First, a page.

Greenfield, Judah Colt, Elisha and Enoch
Marvin, Cyrus Robinson, Charles Allen, Jo-

seph Berry, John Wilson, James Moore'
Joseph Webster, Philo Barker," Timothy Tut-
tle, Silas and William Smith, Joseph Shat-
tuck, John Daggett, John Andrews and
Leverett Bissell ; hlcKean, Thomas and Oliver
Dunn ; Fairvicw, Francis Scott ; Summit,
George W. Reed ; ^'ort/l East, William Wil-
son, George and Henry Hurst and Henr}' and
DverLoomis; SpriiigyiclJ, 'S&vaueX Holliday,
John Devore, John Mershom, William ]SIc-
Intj're and Patrick Ager ; Vcnaitgo, Adam
and James Reed, Burrill and Zalmon Tracj- ;
Waterford, John Lytle, Robert Brotherton,
John Lennox and Thomas Skinner.

1797 — Waterford, John Vincent and Wil-
son Smith ; Wayne, Joseph Hall and

Prosser; Union, Hugh Wilson, Andrew
Thompson, Matthew Gray, Francis B. and
Robert Smith; Elk Creek, Eli Colton; IV-
naiigo, Thomas, John and David Phillips ;
Springfield, Oliver Cross ; Eairviev.', Thomas
Forster, Jacob Weiss, George Nicholson, John
Kelso, Richard Swan, Patrick Vance, Patrick
and John McKee, Jeremiah and William
Sturgeon and William Haggerty ; LcBa'iif,
Francis Isherwood, James, Robert and Adam
Pollock; Conneant, Col. Dunning McNair;
Mill Creek, John Nicholson, the McKees and
Boe Bladen ; Wasliiiigton, Job Reeder, Sam-
uel Galloway, Simeon Dunn, John and James
Campbell, Matthias Sipps, Phineas McLene-
than, Matthew Hamilton, John Mc Williams,
James, John, Andrew and Samuel Culbertson,
and Mrs. Jane Campbell (widow) ; Xortli
East. Thomas Robinson, Joseph McCord,
James McMahon, Margaret Lowry (widow),
fames Duncan, Francis Brawley and Abram
and Arnold Custard ; Harbor Creek, William
Saltsman, Amasa Prindle and Andrew El-

11^%— Erie, William Wallace; Wayne,
William Smith and David Findley ; Union,
Jacob Shephard, John Welsh, John Fagan
and John Wilson ; Elk Creek, George Hay-


barger and John Dietz ; \'e>iango, William
iVllison and wife ; Springjicld, Nicholas Le-
Barger ; Fa i rvic-d; , John Dempsey ; Comicaiit,
Abiathar and Elihu Crane; Washington,
Peter Kline; Girard, Abraham and William
Silverthorn ; North East, Thomas Crawford,
Lemuel Brown, Henry and Matthew Taylor,
^^'illiam Allison, Henry Burgett, John, James
and Matthew Greer ; Watcrford, Aaron

1799 — Watcrford, John, James and David
Boyd, Capt. John Trac)^ M. Himebaugh,
John Clemens, the Simpsons and Lattimores;
Eric, John Teel ; McKcau, Lemuel and
Russell Stancliff ; Sii/ninit, Eliakim Cook.

The above is not claimed to be a complete
list of the settlers up to 1800, but is as nearly
full as can now be obtained. Emigration
was slow the first five years in consequence
of the land troubles. After 1805, the county
commenced to fill up more rapidly, and to
attempt to give a roll of the settlers would
exceed the limits of a work like this. [See
the City, Township and Borough Chapters.]


Most of the people named above were
from New England or New York, but quite
a number were Scotch Irish from the south-
ern counties of Pennsylvania, and a few were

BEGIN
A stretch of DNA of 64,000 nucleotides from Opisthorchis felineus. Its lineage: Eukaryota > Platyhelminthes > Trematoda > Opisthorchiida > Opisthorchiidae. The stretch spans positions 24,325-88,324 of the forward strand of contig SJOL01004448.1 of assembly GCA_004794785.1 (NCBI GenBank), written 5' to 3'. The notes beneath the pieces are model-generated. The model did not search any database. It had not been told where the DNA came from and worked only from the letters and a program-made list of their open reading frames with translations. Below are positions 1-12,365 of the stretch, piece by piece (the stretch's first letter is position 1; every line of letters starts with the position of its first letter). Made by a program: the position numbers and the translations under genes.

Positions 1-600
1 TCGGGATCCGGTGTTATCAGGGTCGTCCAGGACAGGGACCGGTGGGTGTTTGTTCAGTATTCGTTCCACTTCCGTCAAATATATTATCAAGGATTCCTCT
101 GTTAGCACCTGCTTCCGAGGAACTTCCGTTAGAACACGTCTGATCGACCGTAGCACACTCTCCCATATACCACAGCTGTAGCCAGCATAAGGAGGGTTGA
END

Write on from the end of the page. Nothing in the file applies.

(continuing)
of Pennsylvania Dutch descent. The New
Yorkers were in general from the interior of
that State, and the Pennsylvanians from
Dauphin, Cumberland, Lancaster and Nor-
thumberland counties. The Riblets, Eber-
soles, Loops, Zucks, Browns, Stoughs, Zim-
mermans, Kreiders, and others of that class,
came in at a period ranging from 1801 to
1805. From that time the people who
settled in the county were almost universally
of New England and New York origin until
about 1825, when another emigration of Penn-
sylvania Dutch set in, which continued until
1835 or thereabouts. Among those who
located in the county during this period were
the Weigels, Warfels, Mohrs, Metzlers, Ber-
gers, Brennemans, Charleses and others
whose names are familiar. The foreign ele-
ment began to come in at a comparatively
recent date — the Irish about 1825, and the
Germans from five to ten years after. The
first settlers were a hardy, adventurous race
of men, and their wives were brave, loving
and dutiful women.


The earliest marriage was that of Charles
J. Reed, of Walnut Creek (Kearsarge), to
Miss Rachel Miller, which occurred on Decem-
ber 27, 1797. The earliest recorded birth was
that of John R., son of William Black,
in Fort LeBoPuf, August 29, 1795. Mr.
Boardman, of Washington township, was
born in the Conneauttee valley the same j-ear

The earliest known deaths occurred in the
years below :

Ralph Rutledge, killed by the Indians at
Erie, May 29th, 1795. His son was fatally
shot at the same time, and died shortly after,
in the fort at LeBoeuf.

Gen. Anthony Wayne, in the block-house
at Erie, December 15, 1796.

Col. Seth Reed, at Walnut Creek, March
19, 1797.


The majority, if not all, of the settlers
were in moderate circumstances, and were
content to live in a very cheap way. They
had to depend on the produce of their little
clearings, which consisted to a large extent of
potatoes and corn. Mush, corn bread and
potatoes were the principal food. There was
no meat except game, and often this had to